Rev. Dr. Martin Luther King, Jr. delivering his last speech in Memphis on April 3, 1968. Detroit will honor his legacy on January 21, 2008 with a rally and march through downtown.
Originally uploaded by Pan-African News Wire File Photos
Distinguished labor and civil rights historian Michael Honey will be coming to East Lansing to do two presentations on Monday, October 22. Dr. Honey is the Fred T. and Dorothy G. Haley Professor of the Humanities/Professor of Labor and Ethnic Studies and American History at the University of Washington-Tacoma. He also is President-elect of the Labor and Working-Class History Association.
Dr. Honey's most recent book is GOING DOWN JERICHO ROAD: THE MEMPHIS STRIKE, MARTIN LUTHER KING'S LAST CAMPAIGN (W.W. Norton & Company, 2007). Cornel West of Princeton University noted the book's power and importance: “A magisterial treatment of this neglected period. Michael Honey is to be saluted!” From the publisher's description:
"Memphis in 1968 was ruled by a paternalistic “plantation mentality” embodied in its good-old-boy mayor, Henry Loeb. Wretched conditions, abusive white supervisors, poor education, and low wages locked most black workers into poverty. Then two sanitation workers were chewed up like garbage in the back of a faulty truck, igniting a public employee strike that brought to a boil long-simmering issues of racial injustice."
"With novelistic drama and rich scholarly detail, Michael Honey brings to life the magnetic characters who clashed on the Memphis battlefield: stalwart black workers; fiery black ministers; volatile, young, black-power advocates; idealistic organizers and tough-talking unionists; the first black members of the Memphis city council; the white upper crust who sought to prevent change or conflagration; and, finally, the magisterial Martin Luther King Jr., undertaking a Poor People’s Campaign at the crossroads of his life, vilified as a subversive, hounded by the FBI, and seeing in the working poor of Memphis his hopes for a better America."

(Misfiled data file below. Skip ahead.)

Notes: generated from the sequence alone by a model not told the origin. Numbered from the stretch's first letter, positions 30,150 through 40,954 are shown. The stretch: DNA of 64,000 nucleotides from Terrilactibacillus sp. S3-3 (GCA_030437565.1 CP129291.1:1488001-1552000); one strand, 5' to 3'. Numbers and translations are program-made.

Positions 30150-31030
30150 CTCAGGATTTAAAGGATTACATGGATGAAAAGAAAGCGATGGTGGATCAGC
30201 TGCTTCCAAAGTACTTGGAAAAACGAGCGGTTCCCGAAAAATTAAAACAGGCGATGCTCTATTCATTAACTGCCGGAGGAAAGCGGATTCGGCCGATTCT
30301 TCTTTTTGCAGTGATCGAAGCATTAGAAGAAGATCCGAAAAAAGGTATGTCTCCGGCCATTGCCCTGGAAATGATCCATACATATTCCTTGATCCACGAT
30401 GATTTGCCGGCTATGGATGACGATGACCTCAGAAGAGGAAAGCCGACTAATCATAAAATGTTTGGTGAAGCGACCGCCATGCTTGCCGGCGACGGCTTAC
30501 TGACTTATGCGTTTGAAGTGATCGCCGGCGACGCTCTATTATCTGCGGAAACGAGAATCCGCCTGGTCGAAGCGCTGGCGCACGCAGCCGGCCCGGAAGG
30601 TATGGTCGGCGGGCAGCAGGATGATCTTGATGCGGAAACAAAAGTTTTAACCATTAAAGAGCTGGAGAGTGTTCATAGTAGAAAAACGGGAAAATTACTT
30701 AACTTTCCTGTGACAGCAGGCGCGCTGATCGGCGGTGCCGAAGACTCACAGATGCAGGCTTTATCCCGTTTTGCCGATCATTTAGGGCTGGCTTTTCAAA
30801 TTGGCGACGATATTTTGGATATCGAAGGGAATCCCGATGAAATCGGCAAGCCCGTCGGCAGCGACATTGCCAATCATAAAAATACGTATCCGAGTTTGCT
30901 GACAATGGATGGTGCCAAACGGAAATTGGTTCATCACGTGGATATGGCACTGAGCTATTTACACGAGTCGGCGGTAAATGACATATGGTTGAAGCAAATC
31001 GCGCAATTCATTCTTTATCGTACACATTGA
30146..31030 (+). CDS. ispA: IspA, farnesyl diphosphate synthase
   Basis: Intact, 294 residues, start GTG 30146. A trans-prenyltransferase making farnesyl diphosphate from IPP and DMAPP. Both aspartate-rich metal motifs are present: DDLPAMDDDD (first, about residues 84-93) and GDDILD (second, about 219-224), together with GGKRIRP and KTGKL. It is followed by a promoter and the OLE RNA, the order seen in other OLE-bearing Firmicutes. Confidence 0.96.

Dr. Honey's other books include BLACK WORKERS REMEMBER: AN ORAL HISTORY OF SEGREGATION, UNIONISM AND THE FREEDOM STRUGGLE (Berkeley: University of California Press, 1999) which received, among other awards, the Southern Historical Association's H.L. Mitchell Award for southern working-class history.
Also SOUTHERN LABOR AND BLACK CIVIL RIGHTS: ORGANIZING MEMPHIS WORKERS (Urbana: University of Illinois Press, 1993), which won the Organization of American Historian's James A. Rawley Prize for history of race relations, the Southern Historical Associations Charles Sydnor Prize for southern history, and the University of Illinois Press' Herbert Gutman Award for social history. Honey is a graduate of Northern Illinois University (Ph.D.), Howard University (M.A.) and Oakland University (B.A.).
Dr. Honey is also known for his cultural work and his work as an activist. He has performed "Links on the Chain," a musical and multi-media presentation of labor and civil rights history, with Pete Seeger and other musicians. A civil rights and civil liberties organizer in the Deep South from 1970-1976, Honey has a long-standing involvement in linking scholarship, music, and public speaking with community and labor organizing.
Dr. Honey will be making two presentations while in East Lansing on October 22:
3 PM - "Martin Luther King's Unfinished Agenda: The Fight for Labor Rights and Economic Justice" - MSU Museum Auditorium.
7:30 PM - "Going Down Jericho Road: The Memphis Strike, Martin Luther King’s Last Campaign" This book talk and signing will take place at Schuler Books & Music inside the Meridian Mall at 1982 Grand River Ave in Okemos.
Dr. Honey's visit to MSU is co-sponsored by the MSU Department of History; the MSU School of Labor and Industrial Relations; Our Daily Work/Our Daily Lives; and the MSU Office for Inclusion and Intercultural Initiatives.